In baseball, we’ve often used iconic moments like Babe Ruth calling his homerun to define greatness, but thanks to creative studio the Acme Catalog, we have something better to bring life (and perspective) to the stats which define greatness: this gigantic bat.
The studio wanted to visualize the best World Series hitter of all time. So they turned first to the numbers, digging through the on-base plus slugging (OPS) percentages of every World Series player in history. (For those not familiar, OPS is a Moneyball-style stat that adds a player’s success rate to get on base to the average bases they earn in hits–basically it rewards power hitters who are savvy enough to take walks.)
The player with the highest World Series OPS was David Ortiz, who in 2013, managed a gargantuan 1.948 (more than double the .900 rating which typically defines a great OPS). But what does this value really look like?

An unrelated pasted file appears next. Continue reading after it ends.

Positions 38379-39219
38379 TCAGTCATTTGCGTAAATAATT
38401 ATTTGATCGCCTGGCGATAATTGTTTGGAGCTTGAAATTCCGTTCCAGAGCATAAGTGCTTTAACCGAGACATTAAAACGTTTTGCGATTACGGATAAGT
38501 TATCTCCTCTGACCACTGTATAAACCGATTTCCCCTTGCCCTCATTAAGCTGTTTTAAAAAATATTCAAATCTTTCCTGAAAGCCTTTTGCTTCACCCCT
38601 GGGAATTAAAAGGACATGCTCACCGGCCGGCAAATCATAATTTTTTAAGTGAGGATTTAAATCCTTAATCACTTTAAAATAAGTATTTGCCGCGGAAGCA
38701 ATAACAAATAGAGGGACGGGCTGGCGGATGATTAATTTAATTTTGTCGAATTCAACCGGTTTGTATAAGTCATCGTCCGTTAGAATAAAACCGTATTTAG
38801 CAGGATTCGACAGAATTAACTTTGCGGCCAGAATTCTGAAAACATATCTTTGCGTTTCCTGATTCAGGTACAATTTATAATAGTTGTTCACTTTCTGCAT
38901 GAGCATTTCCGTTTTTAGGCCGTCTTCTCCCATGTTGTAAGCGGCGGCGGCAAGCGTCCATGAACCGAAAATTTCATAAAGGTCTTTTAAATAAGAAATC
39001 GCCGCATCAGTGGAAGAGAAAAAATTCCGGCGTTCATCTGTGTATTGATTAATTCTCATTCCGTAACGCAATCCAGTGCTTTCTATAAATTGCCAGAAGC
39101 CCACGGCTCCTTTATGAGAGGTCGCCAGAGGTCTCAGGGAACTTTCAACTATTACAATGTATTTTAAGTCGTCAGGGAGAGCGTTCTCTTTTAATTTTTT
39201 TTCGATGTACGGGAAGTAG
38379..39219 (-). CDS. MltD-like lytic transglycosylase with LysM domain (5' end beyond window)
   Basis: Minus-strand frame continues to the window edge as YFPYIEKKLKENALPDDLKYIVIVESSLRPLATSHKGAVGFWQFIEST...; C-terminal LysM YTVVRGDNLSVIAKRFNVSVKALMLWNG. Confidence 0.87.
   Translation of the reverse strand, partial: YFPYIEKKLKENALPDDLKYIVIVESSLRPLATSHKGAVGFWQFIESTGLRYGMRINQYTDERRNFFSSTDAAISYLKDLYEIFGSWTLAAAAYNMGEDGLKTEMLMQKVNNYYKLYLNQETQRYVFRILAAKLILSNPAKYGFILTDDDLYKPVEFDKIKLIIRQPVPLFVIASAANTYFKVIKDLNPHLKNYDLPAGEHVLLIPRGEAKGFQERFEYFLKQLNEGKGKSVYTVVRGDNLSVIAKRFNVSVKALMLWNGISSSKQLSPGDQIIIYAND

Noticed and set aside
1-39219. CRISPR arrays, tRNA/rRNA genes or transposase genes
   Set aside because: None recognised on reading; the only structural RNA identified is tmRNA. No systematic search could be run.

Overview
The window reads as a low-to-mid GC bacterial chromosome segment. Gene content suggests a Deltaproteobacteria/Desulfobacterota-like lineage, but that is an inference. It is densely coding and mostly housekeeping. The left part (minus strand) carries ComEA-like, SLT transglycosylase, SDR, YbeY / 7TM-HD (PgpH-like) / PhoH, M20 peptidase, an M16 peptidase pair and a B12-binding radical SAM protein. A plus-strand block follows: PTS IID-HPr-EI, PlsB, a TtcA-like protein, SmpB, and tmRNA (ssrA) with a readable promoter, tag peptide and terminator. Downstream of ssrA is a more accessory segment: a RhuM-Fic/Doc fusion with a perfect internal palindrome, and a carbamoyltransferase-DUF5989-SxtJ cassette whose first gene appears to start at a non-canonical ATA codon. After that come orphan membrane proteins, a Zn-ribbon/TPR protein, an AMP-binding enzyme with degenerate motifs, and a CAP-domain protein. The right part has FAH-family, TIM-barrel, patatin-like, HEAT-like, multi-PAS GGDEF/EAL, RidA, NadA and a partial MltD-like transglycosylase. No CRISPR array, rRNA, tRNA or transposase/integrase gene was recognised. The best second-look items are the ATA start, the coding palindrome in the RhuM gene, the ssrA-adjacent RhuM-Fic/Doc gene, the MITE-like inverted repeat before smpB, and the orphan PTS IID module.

To find out, Acme started with a regulation 2.5-inch diameter bat to represent the league average OPS of .714. To accurately represent Ortiz’s 2013 performance, the bat had to be scaled up to out to an absurd 6.82-inches-wide, a clownish club that would be considered cheating in any t-ball league.
And it makes me wonder, how great would it be if Ortiz was then allowed to use this bat? The best hitters of the world, assuming they could swing ’em, would be rewarded with incredible tree trunk bats for their efforts. And the greatest would become even greater.